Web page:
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This document describes Chicken's R5RS support, with a heavy emphasis on syntax and procedures. It is based directly on the Revised^5 Report on the Algorithmic Language Scheme.

Overview of Scheme

Lexical conventions

Basic concepts


Expression types are categorized as primitive or derived. Primitive expression types include variables and procedure calls. Derived expression types are not semantically primitive, but can instead be defined as macros. With the exception of quasiquote, whose macro definition is complex, the derived expressions are classified as library features. Suitable definitions are given in section 7.3.

Primitive expression types

Variable references

[syntax] <variable>

An expression consisting of a variable (section 3.1) is a variable reference. The value of the variable reference is the value stored in the location to which the variable is bound. It is an error to reference an unbound variable.

(define x 28)
x           ===>  28

Literal expressions

[syntax] (quote <datum>)
[syntax] '<datum>
[syntax] <constant>

(quote <datum>) evaluates to <datum>. <Datum> may be any external representation of a Scheme object (see section 3.3). This notation is used to include literal constants in Scheme code.

(quote a)                    ===>  a
(quote #(a b c))             ===>  #(a b c)
(quote (+ 1 2))              ===>  (+ 1 2)

(quote <datum>) may be abbreviated as '<datum>. The two notations are equivalent in all respects.

'a                           ===>  a
'#(a b c)                    ===>  #(a b c)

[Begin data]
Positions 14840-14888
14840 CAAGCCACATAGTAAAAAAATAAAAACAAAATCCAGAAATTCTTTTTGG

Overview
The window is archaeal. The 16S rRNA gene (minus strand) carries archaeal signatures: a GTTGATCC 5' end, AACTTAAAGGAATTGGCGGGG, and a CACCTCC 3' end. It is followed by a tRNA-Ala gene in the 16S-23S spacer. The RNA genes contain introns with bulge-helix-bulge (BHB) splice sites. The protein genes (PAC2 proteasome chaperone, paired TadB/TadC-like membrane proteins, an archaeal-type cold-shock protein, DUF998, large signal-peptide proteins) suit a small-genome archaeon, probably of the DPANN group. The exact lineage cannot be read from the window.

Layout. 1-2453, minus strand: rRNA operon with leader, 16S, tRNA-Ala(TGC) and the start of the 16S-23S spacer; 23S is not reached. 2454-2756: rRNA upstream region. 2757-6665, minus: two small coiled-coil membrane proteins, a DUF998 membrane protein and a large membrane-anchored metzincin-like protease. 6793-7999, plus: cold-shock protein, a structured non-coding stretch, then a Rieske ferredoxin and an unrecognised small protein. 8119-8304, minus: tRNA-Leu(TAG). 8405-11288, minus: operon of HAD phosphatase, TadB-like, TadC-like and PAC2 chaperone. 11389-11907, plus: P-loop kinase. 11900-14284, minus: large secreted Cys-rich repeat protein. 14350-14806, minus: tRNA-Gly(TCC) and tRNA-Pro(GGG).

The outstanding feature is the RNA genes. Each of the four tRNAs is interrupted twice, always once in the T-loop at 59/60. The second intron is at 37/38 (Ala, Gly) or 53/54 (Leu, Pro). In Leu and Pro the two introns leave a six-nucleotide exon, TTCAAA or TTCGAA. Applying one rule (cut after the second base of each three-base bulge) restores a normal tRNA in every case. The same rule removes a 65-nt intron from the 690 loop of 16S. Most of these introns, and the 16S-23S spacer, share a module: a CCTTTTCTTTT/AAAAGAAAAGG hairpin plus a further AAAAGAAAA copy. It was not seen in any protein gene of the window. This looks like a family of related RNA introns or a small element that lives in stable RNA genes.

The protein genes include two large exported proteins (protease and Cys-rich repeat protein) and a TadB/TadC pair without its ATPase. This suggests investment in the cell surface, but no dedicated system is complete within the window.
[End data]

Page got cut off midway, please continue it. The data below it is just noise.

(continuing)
'()                          ===>  ()
'(+ 1 2)                     ===>  (+ 1 2)
'(quote a)                   ===>  (quote a)
''a                          ===>  (quote a)

Numerical constants, string constants, character constants, and boolean constants evaluate "to themselves"; they need not be quoted.

'"abc"             ===>  "abc"
"abc"              ===>  "abc"
'145932            ===>  145932
145932             ===>  145932
'#t                ===>  #t
#t                 ===>  #t

As noted in section 3.4, it is an error to alter a constant (i.e. the value of a literal expression) using a mutation procedure like set-car! or string-set!.

Procedure calls

[syntax] (<operator> <operand[1]> ...)

A procedure call is written by simply enclosing in parentheses expressions for the procedure to be called and the arguments to be passed to it. The operator and operand expressions are evaluated (in an unspecified order) and the resulting procedure is passed the resulting arguments.

(+ 3 4)                           ===>  7
((if #f + *) 3 4)                 ===>  12

A number of procedures are available as the values of variables in the initial environment; for example, the addition and multiplication procedures in the above examples are the values of the variables + and *. New procedures are created by evaluating lambda expressions (see section 4.1.4). Procedure calls may return any number of values (see values in section 6.4). With the exception of values the procedures available in the initial environment return one value or, for procedures such as apply, pass on the values returned by a call to one of their arguments.

Procedure calls are also called combinations.

Note: In contrast to other dialects of Lisp, the order of evaluation is unspecified, and the operator expression and the operand expressions are always evaluated with the same evaluation rules.

Note: Although the order of evaluation is otherwise unspecified, the effect of any concurrent evaluation of the operator and operand expressions is constrained to be consistent with some sequential order of evaluation. The order of evaluation may be chosen differently for each procedure call.

Note: In many dialects of Lisp, the empty combination, (), is a legitimate expression. In Scheme, combinations must have at least one subexpression, so () is not a syntactically valid expression.


<macro>(lambda <formals> <b